1 7 6 D O C U M E N T 1 7 6 D E C E M B E R 1 9 2 3
176. To Elsa Einstein
[Leyden,] 11 December 1923
Dear Else,
I hope all is in order over there despite the silence from all of you. My trip home-
ward is being delayed a little more, now, because I still have to deliver a talk in
Eindhoven on the 21st at the incandescent lamp
I did this because I want
to enter into closer relations with those people. A few days ago I sent the main re-
sult of my stay here to Planck in the form of a paper for the
The day
after tomorrow is the business in
Prior to that I am going to get ac-
quainted with your friend
I am leading a very comfortable and pleasant
life; I have also come into closer contact with the research students now, through
courses and working together. It is quite nice here in Holland; and I could arrange
it quite well, if things can’t go on in Berlin. Without strong reasons, however, I
wouldn’t leave Berlin. I promised as much to Planck. It is high time that I came
home, if only (apart from home sickness) for the sake of the laundry and Dr. Mark,
who hasn’t given a single sign of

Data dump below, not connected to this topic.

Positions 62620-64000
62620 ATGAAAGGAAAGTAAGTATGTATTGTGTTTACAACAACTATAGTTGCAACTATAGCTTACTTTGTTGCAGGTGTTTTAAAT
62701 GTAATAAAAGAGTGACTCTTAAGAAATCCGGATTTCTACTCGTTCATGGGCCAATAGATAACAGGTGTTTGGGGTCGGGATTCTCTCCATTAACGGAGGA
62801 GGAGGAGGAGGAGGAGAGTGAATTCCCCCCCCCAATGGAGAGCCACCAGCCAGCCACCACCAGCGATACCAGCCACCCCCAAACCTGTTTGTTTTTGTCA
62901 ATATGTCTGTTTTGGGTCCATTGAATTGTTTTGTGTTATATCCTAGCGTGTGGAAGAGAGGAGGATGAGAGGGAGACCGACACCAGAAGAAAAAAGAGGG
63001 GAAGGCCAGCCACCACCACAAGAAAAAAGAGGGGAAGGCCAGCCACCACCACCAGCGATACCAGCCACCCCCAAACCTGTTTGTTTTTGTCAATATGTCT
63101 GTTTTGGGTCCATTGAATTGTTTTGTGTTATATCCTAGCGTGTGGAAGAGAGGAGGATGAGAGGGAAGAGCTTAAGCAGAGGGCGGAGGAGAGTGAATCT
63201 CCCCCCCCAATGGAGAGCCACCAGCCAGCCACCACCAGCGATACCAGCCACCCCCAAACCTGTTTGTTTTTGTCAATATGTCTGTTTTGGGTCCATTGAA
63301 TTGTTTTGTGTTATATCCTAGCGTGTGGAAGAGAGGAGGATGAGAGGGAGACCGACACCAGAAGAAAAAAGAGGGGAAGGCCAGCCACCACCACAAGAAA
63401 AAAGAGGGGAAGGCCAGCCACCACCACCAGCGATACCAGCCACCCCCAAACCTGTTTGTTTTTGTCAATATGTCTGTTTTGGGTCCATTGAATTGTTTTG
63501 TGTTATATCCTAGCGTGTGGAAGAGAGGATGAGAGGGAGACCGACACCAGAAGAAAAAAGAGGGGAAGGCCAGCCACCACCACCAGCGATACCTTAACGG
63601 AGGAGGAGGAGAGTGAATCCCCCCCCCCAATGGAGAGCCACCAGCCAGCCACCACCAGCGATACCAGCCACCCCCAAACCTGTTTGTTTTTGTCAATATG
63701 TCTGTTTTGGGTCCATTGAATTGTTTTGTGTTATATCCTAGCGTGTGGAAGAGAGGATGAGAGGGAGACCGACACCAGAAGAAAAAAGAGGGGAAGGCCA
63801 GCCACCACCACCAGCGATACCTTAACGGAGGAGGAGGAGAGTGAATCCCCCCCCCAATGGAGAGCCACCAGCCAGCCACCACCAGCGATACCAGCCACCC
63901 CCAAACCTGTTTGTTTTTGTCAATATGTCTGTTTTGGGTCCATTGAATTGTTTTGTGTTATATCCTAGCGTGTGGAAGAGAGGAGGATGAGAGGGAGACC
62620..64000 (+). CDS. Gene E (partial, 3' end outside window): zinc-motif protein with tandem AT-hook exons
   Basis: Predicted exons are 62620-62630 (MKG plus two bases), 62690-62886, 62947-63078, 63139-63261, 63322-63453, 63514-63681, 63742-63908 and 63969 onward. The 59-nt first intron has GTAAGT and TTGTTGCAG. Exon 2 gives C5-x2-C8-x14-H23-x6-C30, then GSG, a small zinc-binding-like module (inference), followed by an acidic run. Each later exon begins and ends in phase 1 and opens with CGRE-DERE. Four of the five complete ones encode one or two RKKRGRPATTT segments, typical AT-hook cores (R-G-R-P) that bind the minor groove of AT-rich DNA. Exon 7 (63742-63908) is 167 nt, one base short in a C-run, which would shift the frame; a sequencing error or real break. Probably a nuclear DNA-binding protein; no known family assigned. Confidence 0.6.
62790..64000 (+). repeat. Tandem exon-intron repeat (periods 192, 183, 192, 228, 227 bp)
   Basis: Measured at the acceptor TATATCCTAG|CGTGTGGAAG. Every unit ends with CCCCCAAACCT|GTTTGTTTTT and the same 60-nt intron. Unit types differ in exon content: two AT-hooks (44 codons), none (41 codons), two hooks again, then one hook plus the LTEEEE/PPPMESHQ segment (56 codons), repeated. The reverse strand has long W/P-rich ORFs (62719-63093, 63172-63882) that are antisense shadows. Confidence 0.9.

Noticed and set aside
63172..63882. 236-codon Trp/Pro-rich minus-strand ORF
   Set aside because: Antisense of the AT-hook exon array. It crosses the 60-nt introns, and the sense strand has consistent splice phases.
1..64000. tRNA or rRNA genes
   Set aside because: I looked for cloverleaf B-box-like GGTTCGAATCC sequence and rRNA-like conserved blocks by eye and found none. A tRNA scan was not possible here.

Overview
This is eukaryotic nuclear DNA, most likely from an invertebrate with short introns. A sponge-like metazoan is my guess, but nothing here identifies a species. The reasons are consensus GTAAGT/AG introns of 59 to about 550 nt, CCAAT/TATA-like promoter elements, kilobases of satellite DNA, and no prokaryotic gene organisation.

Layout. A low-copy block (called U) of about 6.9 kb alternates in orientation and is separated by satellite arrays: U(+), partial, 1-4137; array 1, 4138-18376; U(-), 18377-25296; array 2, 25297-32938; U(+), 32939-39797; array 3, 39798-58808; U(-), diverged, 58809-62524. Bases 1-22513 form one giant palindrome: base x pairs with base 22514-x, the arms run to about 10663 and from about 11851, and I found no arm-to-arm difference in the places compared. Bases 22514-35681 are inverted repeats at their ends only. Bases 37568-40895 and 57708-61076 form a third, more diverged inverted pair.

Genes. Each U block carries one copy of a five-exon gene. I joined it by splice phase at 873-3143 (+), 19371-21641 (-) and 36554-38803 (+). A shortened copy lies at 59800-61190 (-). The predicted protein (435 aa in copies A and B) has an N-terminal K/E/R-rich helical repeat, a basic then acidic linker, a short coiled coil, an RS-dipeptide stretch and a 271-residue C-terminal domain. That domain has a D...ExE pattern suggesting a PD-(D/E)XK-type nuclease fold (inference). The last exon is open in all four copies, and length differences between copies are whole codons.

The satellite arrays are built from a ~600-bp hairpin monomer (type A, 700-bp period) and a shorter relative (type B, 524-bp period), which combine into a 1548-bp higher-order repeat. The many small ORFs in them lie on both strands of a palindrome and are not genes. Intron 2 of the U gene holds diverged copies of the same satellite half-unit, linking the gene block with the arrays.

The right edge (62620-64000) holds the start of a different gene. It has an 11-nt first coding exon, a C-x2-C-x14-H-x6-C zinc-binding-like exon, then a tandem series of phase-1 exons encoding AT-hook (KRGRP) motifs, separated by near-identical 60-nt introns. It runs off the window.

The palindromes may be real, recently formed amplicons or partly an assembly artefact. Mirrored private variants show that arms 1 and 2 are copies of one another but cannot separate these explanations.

I am reading together with de Ridder and
Mrs. Ehrenfest an albeit unkind but very interesting book about Japan, which is
called Kimono and is forbidden in
You must make an effort to procure it
for yourself, too; but it probably doesn’t exist in German translation; the original is
in English. Ehrenfest has already written so enormously much during the
that I am now acutely aware of my total pitifulness as a husband; but I do feel quite
comfortable as is. The salaries here got into the newspapers; nebbish compared to
German civil servants. Thus no great leaps are to be made. The Reich chancellor
doesn’t get nearly as much as I did, earlier, quite disregarding the problematic na-
ture of the gold
Warm greetings now to all, from your
I am therefore probably coming home on the 22nd.
Previous Page Next Page